Fight Skin Cancer with Diet

Eileen Bailey Health Guide
  • Those who live in the Mediterranean spend much of their time outdoors, in the sun. You would think, with the extended sun exposure, skin cancer rates would be high, but the fact is, those in the Mediterranean region have lower rates of skin cancer than in the Americas. This information prompted a study to find out if the naturally olive-toned skin was protection from skin cancer or if there was another factor.


    Researchers at the Tel Aviv University’s School of Health Professionals believe that the diet common in the Mediterranean area may act as a protector from damaging sun rays. Their study, published in Nutrition Reviews in 2010, showed that a diet rich in antioxidants and omega-3 fatty acids can help lower your risk of developing skin cancer. A previous, small study based in Italy and published in the International Journal of Epidemiology in 2008, showed the same results. The Mediterranean diet, as it is often referred to, is high in plant-based foods, vegetables, fruits, olive oil, fish and fresh herbs – all food high in antioxidants.

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    When you are exposed to the sun’s UV rays, your skin is damaged and releases oxygen molecules called free radicals. When the free radicals damage your DNA, skin cells can become cancerous and replicate. Having a high level of antioxidants in your skin can “neutralize” the free radicals and slow down or prevent cancer.


    In the study, participants were divided into two groups. One group was given a drink high in antioxidants while the other group received other beverages, such as soda every day during the study. After two weeks of five to six hours of sun exposure, researchers looked at blood samples from both groups. The group who had the antioxidant drink had 50 percent less oxidation products in their blood. Dr. Niva Shapira, lead author of the study stated, “My theory was that if you prepared the body with sufficient and relevant antioxidants, damage could be reduced.” [1]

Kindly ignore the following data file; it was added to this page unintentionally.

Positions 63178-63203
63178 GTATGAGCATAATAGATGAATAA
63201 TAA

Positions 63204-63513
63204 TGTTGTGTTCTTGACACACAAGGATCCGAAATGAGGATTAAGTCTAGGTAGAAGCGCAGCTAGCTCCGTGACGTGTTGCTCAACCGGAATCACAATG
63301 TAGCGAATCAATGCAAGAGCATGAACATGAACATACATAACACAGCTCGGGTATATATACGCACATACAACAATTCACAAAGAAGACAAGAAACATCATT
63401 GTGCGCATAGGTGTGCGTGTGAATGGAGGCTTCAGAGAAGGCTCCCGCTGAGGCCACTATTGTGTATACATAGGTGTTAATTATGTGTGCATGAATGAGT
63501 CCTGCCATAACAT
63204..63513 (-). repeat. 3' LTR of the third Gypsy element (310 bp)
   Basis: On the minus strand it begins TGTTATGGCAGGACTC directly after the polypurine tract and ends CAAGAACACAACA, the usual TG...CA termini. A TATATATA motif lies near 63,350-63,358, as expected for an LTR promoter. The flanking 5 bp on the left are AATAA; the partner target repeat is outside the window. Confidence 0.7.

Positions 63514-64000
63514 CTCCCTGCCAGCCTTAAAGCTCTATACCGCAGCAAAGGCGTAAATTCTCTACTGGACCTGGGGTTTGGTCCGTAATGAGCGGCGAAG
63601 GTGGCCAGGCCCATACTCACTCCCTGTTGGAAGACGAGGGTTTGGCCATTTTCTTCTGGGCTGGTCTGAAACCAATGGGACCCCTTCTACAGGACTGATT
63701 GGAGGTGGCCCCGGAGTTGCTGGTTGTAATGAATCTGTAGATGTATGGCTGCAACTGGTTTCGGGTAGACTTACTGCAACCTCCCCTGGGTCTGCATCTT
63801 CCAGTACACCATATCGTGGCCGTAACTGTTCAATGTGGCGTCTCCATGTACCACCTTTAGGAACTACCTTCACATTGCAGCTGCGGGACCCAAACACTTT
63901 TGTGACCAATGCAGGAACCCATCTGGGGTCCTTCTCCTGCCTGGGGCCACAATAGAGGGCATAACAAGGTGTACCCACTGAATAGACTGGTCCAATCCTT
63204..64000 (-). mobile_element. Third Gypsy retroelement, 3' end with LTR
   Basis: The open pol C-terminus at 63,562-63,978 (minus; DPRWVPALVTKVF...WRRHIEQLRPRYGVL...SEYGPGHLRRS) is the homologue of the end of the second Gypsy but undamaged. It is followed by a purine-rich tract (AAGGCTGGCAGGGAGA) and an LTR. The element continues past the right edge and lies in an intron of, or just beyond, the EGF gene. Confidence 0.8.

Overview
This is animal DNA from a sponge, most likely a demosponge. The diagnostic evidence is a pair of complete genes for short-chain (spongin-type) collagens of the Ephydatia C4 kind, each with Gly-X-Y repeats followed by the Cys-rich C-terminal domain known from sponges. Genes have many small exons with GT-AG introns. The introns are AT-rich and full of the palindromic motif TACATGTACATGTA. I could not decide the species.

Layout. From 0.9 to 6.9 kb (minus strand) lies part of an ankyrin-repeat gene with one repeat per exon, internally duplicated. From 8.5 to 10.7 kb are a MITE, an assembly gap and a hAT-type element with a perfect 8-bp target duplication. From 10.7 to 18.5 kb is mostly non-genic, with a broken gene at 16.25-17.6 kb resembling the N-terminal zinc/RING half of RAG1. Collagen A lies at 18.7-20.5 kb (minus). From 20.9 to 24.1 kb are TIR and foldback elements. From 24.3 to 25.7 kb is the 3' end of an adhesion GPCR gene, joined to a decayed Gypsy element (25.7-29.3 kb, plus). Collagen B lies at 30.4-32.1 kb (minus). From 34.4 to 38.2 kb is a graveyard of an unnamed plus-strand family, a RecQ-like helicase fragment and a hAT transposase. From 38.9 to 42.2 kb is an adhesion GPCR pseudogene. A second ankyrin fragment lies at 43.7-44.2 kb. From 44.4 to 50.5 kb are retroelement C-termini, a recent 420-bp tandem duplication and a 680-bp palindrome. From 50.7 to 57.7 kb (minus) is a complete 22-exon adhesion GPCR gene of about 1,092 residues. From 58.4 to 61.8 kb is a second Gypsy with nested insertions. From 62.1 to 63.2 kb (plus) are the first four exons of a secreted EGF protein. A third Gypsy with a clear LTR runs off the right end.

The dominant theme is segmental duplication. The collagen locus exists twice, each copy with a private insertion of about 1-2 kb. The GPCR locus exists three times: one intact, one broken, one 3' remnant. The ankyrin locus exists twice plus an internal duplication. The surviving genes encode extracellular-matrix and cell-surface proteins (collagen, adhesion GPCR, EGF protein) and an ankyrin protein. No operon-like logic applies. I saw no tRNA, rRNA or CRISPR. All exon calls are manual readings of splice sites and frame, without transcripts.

And more recently, this type of diet has been linked to better heart health. According to the New York Times, “About 30 percent of heart attacks, strokes and deaths from heart disease can be prevented in people at high risk if they switch to a Mediterranean diet rich in olive oil, nuts, beans, fish, fruits and vegetables.” [2]


    The Components of the Mediterranean Diet

    • The main oil used in cooking and for flavor is olive oil.
    • Fruit and vegetables are eaten several times a day. Vegetables can be raw and cooked. (Potatoes don’t count as a vegetable)
    • Legumes are eaten on a daily basis. This includes beans, soy and peas.
    • Whole grains are used and eaten on a daily basis (whole grain breads do count)
    • Nuts are eaten several times per week.
    • Fish is eaten two or more times per week.
    • Alcohol, preferably red wine, in moderation (1 to 2 drinks per day) is acceptable.
    • Dairy products, such as yogurt and cheese, preferably low-fat, can be eaten in moderate amounts on a daily basis
    • Saturated fats, such as those from butter, meat and eggs (no more than 4 eggs per week) should be eaten only rarely
    • Refined sugars and sweets are reserved for special occasions
    • Red meat is eaten only rarely (one or two times per month)
    • Foods on this type of diet are usually fresh. Processed foods are rarely eaten.

    Instead of cakes and desserts containing refined sugars, desserts normally consist of fresh fruit. Remember though, the Mediterranean diet isn’t a diet in the normal sense of “going on a diet” but rather a lifestyle change in how you eat. By making some simple changes, such as switching to whole grains, using olive oil to cook with, having whole grain cereals for breakfast and eating more fruits and vegetables, you can help protect your heart and your skin.


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    Remember that eating these foods doesn’t mean you should stop using sunscreen and taking precautions before going out in the sun. Eating the Mediterranean diet is in addition to daily sun protection.




    “A Protective Effect of the Mediterranean Diet for Cutaneous Melanoma,” 2008, June, C. Fortes et al, International Journal of Epidemiology


    “Ask the Dietician: Mediterranean Diet,” 2001, Staff Writer, Cleveland Clinic


    [2] Mediterranean Diet Shown to Ward Off Heart Attack and Stroke,” 2013, Feb 25, Gina Kolata, The New York Times


    [1] SPF on your Plate: Researcher Connects the Mediterranean Diet With Skin Cancer Prevention,” 2010, Aug. 17, Science Daily

Published On: February 26, 2013